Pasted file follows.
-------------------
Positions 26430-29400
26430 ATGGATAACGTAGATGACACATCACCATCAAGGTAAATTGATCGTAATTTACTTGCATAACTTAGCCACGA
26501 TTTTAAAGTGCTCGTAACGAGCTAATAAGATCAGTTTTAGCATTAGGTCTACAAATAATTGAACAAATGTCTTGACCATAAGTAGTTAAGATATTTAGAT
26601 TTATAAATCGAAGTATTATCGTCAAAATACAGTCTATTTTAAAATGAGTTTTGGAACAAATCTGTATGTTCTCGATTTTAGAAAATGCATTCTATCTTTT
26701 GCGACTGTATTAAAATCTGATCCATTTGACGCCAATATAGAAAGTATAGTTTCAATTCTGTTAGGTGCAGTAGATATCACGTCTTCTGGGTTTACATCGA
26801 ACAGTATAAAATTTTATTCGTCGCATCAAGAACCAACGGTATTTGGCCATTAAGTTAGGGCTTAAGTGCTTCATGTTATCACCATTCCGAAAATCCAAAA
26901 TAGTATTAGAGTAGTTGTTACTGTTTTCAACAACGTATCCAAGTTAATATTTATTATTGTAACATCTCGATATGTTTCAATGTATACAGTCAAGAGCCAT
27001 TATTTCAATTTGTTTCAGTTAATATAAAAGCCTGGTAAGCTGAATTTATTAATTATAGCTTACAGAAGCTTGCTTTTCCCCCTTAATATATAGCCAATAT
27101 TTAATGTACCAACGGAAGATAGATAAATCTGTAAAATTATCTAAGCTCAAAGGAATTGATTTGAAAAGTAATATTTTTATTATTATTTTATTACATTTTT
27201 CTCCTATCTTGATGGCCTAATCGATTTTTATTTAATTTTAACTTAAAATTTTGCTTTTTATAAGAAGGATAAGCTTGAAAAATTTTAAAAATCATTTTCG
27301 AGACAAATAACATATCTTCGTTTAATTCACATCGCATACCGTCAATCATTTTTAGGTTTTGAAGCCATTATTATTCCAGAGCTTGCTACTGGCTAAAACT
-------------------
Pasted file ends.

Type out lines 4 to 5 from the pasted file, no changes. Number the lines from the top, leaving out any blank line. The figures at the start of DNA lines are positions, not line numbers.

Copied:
26601 TTATAAATCGAAGTATTATCGTCAAAATACAGTCTATTTTAAAATGAGTTTTGGAACAAATCTGTATGTTCTCGATTTTAGAAAATGCATTCTATCTTTT
26701 GCGACTGTATTAAAATCTGATCCATTTGACGCCAATATAGAAAGTATAGTTTCAATTCTGTTAGGTGCAGTAGATATCACGTCTTCTGGGTTTACATCGA